The Sensoji in Tokyo, Japan was first founded in 645 AD and is the oldest and most popular Buddhist temple in Tokyo. Every year over 30 million visitors come here. The Sensoji is also known as Asakusa Kannon Temple as it is located at Asakusa.

There are many many temples dotted around the whole of Japan and I wasn't actually too keen to go to one of the most popular tourist attraction on a Sunday morning. I gave in in the end as I found a very good ramen place for lunch and it was literally next to the temple, so it made sense to stop by before lunch.
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I could already see the crowd by the outer gate of the temple even before I crossed the road. The outer gate is called the Thunder Gate or Kaminarimon. You may recognise it from many promotion materials for Japan as it is quite symbolic of Tokyo. After I crossed the road to the Thunder Gate, I realised it was actually a lot lot more busier. It was packed with visitors. There were quite a lot of girls dressed up in kimonos taking photos, and they all looked so pretty with their colourful outfit which you will see quite a lot in my video.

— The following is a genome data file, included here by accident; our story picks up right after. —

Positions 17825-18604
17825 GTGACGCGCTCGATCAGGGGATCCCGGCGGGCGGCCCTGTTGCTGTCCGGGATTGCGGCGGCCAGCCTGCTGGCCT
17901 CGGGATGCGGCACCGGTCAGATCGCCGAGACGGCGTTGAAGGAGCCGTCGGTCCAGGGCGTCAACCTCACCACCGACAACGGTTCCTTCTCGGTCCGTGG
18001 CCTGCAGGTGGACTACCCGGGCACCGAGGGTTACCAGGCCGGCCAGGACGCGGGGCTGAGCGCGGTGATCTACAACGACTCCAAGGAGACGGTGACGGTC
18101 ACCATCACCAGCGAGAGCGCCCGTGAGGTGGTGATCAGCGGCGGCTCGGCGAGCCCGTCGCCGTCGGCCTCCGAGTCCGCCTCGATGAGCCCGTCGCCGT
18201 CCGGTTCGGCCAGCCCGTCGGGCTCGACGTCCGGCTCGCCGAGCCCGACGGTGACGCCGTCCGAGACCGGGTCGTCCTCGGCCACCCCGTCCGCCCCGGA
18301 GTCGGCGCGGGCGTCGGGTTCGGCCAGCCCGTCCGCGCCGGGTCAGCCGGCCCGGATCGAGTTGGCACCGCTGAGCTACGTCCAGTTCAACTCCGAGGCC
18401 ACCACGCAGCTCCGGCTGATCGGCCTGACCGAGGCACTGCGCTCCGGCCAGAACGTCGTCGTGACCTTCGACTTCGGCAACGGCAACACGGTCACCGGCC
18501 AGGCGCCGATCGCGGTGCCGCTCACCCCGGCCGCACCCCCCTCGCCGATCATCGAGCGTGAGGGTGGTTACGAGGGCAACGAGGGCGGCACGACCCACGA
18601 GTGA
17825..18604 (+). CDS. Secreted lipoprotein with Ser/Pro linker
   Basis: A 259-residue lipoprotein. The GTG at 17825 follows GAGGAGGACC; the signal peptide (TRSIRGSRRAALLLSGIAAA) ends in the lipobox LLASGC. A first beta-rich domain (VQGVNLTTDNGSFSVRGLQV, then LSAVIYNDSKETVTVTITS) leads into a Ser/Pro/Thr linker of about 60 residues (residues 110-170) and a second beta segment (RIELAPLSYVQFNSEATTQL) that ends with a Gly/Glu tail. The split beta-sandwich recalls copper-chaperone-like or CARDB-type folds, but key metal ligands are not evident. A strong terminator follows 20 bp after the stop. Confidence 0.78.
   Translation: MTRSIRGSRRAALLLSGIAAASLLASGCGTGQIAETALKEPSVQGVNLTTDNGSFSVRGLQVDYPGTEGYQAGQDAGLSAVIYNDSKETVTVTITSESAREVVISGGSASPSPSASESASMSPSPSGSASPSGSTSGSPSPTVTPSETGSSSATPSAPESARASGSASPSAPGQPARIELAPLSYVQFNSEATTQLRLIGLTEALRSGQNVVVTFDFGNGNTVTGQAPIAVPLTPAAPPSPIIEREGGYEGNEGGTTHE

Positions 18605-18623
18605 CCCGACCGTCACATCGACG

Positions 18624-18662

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Nakamise is the 200m long street beyond the Thunder Gate and leads to the temple. If you thought the Thunder Gate was busy, look at this!! It's just crazy! I had to get my assistant camera man aka husband help me take a lot of the video footage otherwise you'll just be looking at the back of people's head. I think he did a pretty good job of capturing the buzz here.
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The crowd started to thin out as we got towards Hozoman or Treasure House Gate , the inner gate. It wasn't as busy here as the Thunder Gate, maybe a lot of people turned away when they saw how busy the Nakamise was. Here you'll find tourists taking photos in a funny pose (see if you can spot it in the video) and more pretty girls in kimonos. Yes, it's my assistant camera man again.
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The main temple hall is directly in front of Hozoman, and a five story pagoda on the left. There were a bit more people here again. Where did they appear from? In my video I will take you on a walk from the Thunder Gate, down the Nakamise, pass the Treasure House Gate and ending at the main temple hall. Embrace yourself for the craziness!
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Check out all my travel posts here on Steemit Worldmap, and also my latest project @LadiesOfAsia where we share fun and cultural diversity across Asia Pacific.


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